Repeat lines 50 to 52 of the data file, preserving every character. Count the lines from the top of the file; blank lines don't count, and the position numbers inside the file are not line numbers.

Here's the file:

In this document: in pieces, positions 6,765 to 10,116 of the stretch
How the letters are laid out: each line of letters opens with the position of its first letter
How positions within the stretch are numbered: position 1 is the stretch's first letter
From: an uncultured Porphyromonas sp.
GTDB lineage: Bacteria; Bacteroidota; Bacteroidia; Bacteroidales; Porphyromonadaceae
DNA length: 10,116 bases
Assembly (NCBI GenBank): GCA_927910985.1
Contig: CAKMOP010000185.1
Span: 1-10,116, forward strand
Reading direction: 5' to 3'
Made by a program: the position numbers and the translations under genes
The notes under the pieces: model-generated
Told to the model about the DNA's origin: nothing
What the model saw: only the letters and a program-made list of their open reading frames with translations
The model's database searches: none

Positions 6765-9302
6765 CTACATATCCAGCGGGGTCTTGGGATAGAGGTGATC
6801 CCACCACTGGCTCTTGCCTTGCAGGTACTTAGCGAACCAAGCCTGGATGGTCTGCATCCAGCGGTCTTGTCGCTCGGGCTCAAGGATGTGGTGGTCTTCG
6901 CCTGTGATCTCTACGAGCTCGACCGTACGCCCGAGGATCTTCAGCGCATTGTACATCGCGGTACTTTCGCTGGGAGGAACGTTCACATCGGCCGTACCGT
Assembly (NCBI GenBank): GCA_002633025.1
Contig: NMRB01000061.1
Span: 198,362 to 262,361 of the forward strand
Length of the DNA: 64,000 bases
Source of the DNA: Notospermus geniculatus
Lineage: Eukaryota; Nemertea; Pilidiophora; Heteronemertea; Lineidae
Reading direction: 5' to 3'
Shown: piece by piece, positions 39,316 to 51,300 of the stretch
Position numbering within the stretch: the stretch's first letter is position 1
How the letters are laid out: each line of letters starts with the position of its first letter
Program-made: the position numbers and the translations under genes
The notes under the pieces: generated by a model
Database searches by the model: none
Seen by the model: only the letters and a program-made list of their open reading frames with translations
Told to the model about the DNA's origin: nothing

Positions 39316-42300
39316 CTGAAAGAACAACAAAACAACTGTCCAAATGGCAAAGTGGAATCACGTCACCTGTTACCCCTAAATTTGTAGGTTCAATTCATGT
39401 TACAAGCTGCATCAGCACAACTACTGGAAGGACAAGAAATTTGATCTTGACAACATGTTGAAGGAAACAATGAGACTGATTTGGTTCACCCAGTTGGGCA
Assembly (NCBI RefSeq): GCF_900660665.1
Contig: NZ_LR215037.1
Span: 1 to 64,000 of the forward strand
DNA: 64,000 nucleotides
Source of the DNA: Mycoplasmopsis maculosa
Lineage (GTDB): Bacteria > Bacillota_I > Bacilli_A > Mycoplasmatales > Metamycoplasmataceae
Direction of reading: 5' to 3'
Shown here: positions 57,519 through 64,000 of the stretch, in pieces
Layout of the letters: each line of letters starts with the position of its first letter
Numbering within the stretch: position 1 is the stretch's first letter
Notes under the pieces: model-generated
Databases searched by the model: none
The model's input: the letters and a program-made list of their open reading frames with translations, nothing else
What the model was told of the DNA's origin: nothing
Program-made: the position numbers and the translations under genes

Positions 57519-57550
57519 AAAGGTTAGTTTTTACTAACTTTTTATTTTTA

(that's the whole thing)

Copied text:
The model's input: the letters and a program-made list of their open reading frames with translations, nothing else
What the model was told of the DNA's origin: nothing
Program-made: the position numbers and the translations under genes